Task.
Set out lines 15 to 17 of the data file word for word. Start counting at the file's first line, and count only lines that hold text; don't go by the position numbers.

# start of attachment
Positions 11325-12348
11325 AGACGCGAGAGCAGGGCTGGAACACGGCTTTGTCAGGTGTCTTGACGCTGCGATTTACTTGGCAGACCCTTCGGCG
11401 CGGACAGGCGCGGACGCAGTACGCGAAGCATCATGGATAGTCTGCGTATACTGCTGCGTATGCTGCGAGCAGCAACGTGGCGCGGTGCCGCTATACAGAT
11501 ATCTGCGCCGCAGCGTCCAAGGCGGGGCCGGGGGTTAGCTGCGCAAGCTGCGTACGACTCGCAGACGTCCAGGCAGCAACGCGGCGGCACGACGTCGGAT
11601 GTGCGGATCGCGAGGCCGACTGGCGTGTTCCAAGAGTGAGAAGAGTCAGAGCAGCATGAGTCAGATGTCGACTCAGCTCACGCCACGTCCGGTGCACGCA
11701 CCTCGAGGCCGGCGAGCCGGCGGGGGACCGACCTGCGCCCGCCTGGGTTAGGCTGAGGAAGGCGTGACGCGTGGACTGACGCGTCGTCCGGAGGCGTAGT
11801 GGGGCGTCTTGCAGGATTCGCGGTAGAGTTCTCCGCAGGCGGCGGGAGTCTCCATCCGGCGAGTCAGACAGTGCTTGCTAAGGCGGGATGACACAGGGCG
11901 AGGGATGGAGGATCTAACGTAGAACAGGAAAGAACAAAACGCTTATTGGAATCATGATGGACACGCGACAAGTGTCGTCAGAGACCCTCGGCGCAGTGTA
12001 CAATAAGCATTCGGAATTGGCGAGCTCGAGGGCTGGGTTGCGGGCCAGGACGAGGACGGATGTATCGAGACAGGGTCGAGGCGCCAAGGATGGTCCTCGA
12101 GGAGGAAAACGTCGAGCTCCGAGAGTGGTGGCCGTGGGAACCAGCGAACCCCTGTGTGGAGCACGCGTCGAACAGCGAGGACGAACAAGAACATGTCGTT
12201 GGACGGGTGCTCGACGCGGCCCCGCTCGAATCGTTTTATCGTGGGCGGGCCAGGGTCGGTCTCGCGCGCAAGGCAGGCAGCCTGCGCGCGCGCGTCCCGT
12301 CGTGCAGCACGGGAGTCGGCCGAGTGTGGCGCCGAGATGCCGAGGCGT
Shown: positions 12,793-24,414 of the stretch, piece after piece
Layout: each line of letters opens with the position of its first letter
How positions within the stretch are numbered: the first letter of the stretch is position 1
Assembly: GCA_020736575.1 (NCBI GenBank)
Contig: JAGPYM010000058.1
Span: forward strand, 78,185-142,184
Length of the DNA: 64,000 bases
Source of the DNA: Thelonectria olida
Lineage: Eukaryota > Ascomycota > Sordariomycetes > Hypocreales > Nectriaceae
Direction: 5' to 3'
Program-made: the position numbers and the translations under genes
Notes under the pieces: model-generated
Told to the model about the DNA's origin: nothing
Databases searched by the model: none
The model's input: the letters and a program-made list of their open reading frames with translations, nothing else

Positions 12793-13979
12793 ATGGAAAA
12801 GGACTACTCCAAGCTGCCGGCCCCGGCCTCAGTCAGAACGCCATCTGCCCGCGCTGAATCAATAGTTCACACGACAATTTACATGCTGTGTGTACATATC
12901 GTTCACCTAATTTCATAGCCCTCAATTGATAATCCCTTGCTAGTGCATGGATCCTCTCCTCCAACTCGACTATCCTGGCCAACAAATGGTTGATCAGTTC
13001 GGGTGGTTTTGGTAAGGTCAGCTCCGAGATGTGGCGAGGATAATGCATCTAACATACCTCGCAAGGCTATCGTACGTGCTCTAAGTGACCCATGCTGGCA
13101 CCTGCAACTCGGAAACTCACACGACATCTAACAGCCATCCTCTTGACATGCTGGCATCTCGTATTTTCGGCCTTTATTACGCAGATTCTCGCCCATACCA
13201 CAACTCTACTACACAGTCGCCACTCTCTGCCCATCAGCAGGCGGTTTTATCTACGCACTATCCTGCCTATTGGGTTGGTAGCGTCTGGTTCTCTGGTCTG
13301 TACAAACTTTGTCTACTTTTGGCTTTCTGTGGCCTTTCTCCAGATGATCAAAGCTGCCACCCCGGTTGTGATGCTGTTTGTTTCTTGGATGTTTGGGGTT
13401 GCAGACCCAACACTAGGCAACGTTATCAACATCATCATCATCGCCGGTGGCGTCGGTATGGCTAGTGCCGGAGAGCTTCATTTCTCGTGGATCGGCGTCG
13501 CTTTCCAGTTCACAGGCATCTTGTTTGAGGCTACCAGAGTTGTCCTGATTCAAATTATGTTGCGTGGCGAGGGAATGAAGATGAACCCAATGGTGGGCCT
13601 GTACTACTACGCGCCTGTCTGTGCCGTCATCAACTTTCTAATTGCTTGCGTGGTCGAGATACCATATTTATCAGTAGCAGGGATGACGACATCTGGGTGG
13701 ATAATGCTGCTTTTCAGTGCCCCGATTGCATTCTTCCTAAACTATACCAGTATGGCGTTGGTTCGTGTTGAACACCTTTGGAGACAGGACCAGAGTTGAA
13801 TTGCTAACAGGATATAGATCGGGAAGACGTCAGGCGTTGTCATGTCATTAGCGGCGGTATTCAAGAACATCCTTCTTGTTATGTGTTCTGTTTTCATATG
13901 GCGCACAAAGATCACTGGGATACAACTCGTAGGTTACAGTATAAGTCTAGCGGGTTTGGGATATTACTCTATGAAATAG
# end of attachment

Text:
How positions within the stretch are numbered: the first letter of the stretch is position 1
Assembly: GCA_020736575.1 (NCBI GenBank)
Contig: JAGPYM010000058.1